When Supreme Court Justice Ruth Bader Ginsburg married a same-sex couple in May, she proudly proclaimed that she did so "by the powers vested in me by the Constitution of the United States." A month later, when the court acknowledged that same-sex marriage was indeed a constitutional right, Justice Antonin Scalia angrily dissented. A constitutional literalist, he called the 5-4 decision "a judicial putsch" that "threatened American democracy."
After this historic head-to-head, the two justices headed off to a Washington party, where Scalia, a frustrated opera singer, reportedly belted with great gusto Bob Dylan's "The Times They Are A-Changin,'" much to Ginsburg's delight.
That Ruth and Nino can be SCOTUS chums appears to bewilder Washington to no end. Then again, the justices share two things unexpected in our present political discourse.
However much Ginsburg and Scalia may argue over interpretation, they operate on the principle that devotion to constitutional rights, not self-interest, serves society. Equally exotic in government, where art patronage has become anathema, the justices are opera buffs. Presumably, they argue about that too. This time, Ginsburg is said to be the stickler for literal convention, while Scalia has claimed he is more open-minded about modern approaches to staging.
A commonplace in opera, of course, is that by penetrating psyches, music exposes the deeper bonds and inherent inner conflicts that cause enemies to become friends or friends, enemies. So it makes sense that the justices should now have their own buddy opera. Derrick Wang's "Scalia/Ginsburg" had its premiere Saturday at the Castleton Festival, begun by conductor Lorin Maazel on his Virginia farm 70 miles west of Washington, D.C. The affectionate, hour-long one-act comic opera shared a double bill with Ravel's "L'heure Espagnole," and it was streamed live, which is how I viewed it.
Two other things these justices share — a sense of humor and an attraction to the limelight — proved useful to Wang. An ambitious young composer who holds law and music degrees, he wrote a funny, sentimental rhymed libretto with hundreds of footnotes citing legal and operatic precedents and showed it to Scalia and Ginsburg. They've attended Washington National Opera together for more than two decades and have even performed together onstage with the company as supernumeraries. Wang's was operatic bait they could hardly resist.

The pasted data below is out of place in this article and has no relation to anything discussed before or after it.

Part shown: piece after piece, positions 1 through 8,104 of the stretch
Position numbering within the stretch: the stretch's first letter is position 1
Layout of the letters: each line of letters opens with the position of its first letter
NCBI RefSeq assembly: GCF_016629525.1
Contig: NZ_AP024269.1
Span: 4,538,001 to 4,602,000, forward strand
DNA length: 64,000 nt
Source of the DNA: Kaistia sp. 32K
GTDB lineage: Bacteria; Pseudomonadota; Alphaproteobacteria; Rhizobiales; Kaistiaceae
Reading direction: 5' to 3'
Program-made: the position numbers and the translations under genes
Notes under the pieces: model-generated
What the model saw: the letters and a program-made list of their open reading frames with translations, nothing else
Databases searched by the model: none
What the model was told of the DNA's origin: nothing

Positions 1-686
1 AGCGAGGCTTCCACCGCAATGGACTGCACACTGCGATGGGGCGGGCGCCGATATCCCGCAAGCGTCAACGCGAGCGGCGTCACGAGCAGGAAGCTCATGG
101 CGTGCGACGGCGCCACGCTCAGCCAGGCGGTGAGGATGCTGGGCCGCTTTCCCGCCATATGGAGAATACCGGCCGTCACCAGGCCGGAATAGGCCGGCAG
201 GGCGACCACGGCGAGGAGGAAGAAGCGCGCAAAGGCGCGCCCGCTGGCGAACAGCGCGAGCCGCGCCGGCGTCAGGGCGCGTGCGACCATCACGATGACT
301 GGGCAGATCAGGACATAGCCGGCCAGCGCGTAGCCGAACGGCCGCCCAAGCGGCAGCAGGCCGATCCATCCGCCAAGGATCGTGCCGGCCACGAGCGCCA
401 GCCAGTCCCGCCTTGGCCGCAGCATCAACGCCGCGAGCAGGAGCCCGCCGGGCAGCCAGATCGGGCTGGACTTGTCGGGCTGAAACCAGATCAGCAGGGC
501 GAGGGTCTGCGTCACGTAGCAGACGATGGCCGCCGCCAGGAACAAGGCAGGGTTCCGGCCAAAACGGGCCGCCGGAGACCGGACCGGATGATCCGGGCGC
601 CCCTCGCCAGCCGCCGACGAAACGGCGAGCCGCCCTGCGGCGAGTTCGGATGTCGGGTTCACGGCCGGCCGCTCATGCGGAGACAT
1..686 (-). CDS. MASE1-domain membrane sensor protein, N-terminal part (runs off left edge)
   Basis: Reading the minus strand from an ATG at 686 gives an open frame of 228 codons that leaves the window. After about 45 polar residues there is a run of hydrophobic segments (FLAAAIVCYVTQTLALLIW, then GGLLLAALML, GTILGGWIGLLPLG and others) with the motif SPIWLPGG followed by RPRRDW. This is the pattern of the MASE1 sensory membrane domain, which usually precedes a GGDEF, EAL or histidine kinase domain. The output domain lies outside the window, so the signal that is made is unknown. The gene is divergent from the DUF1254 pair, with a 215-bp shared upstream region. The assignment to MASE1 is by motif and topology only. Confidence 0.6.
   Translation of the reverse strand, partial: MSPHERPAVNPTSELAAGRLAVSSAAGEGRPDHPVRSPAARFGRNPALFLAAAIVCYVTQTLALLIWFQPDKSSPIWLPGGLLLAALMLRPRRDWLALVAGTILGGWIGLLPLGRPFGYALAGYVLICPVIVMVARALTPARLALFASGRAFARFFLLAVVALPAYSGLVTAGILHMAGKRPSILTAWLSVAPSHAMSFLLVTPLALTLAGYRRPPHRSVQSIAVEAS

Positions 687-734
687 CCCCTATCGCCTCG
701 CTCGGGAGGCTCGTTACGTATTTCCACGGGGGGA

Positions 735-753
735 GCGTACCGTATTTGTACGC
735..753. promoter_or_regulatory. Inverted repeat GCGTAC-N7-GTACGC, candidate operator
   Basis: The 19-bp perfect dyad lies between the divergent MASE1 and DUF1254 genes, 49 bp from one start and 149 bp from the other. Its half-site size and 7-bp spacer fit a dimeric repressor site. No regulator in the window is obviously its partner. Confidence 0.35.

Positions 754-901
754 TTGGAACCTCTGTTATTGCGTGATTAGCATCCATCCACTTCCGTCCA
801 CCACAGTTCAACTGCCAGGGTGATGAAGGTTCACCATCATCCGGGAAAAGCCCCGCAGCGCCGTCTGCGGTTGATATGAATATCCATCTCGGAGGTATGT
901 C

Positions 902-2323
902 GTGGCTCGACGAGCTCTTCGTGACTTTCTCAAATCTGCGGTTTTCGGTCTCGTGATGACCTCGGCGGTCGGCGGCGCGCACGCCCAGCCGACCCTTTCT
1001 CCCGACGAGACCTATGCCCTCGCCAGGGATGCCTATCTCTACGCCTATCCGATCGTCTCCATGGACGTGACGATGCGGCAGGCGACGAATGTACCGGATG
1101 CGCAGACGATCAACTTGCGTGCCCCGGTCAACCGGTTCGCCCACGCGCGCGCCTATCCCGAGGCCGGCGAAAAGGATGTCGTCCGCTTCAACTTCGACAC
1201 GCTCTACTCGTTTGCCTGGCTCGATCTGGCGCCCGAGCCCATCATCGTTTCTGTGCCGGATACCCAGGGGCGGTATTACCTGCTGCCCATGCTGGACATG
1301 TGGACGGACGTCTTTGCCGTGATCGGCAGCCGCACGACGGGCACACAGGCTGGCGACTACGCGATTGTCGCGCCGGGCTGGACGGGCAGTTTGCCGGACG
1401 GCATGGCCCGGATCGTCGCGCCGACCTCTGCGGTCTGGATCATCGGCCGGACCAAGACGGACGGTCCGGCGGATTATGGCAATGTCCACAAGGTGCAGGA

The Supreme Court may not really be one big happy family, but Wang's most significant accomplishment in "Scalia/Ginsburg" is his compassion for both characters. However much the justices may like each other, the vast majority of us who care about the issues and the country have use for only one of them.
Saturday's crowd at Castleton was clearly in the Ginsburg camp, applauding whenever the soprano portraying her made a biting point. Ginsburg was, moreover, in the audience, whereas Scalia was in Rome (I hope at the opera). And yet, even from a quite primitive stream with wretched sound and many computer glitches, you could sense from the laughter and the applause a kind of astonished sympathy for Scalia, whose surface bluster was revealed to be compensation for human vulnerability.
But "Scalia/Ginsberg" is a lost opportunity for using opera as a means to gain profound understanding. The score is a jokey pastiche of famous bits from popular operas with little original music. Wang has an impressive facility for unlikely transitions, but after a while that began to seem too artificial, as though getting along simply meant superficial inoffensiveness instead of thinking something through and coming up with something new.
The opera opens with Scalia carrying on in a clever Handelian rage aria, whereupon he is commanded by the Commentator to investigate why the justice is so unrelenting in his dissenting. As in Mozart's "The Magic Flute," Scalia is made to undergo three trials. But Ginsburg forces her way in, feistily contradicting all Scalia says but in total defense of her friend's right to say it. She insists on going through the trials with him.
One opera after another is referenced (as Wang points out in pedantic detail in his footnotes — the libretto was published in the Columbia Journal of Law & the Arts). The justices discover how much they really care for each other. With nods to "West Side Story," they sing together: "We are different. We are one." They pass their trials and are afforded the ability each night after court adjourns to remove their robes and become alter-ego opera stars.
It is all sweet and touching. Soprano Ellen Wieser and tenor John Overholt are convincing both as flexible, comic opera singers and justices with inner lives, although there isn't much Adam Cioffari could be expected to do given the thankless role of the Commentator and the ridiculous heavenly costume. Actress Maria Tucci's straightforward production didn't do much to remove "Scalia/Ginsburg" from seeming more like a revue or a situation comedy than an opera. Maybe if Scalia had been on hand, he could have dissented on the side of operatic adventure.
Salvatore Percacciolo, a young Italian protégé of the late Maazel, conducted a lively performance.
The sweetness and caring and considered devotion to ideals are in such short supply in Washington these days that in the end "Scalia/Ginsburg" feels like a gift. Earlier in the day, Ginsburg presented a program (also streamed) called "Law in Opera," in which she used her dry wit to introduce opera scenes that revolved around judicial issues and were sung by talented young singers. She concluded by praising the Supreme Court for not demonstrating "the animosity that currently moves the other branches of our government."
Could we please make it a constitutional requirement that no one can be sworn into office in the White House or Congress without having first seen "Scalia/Ginsburg"?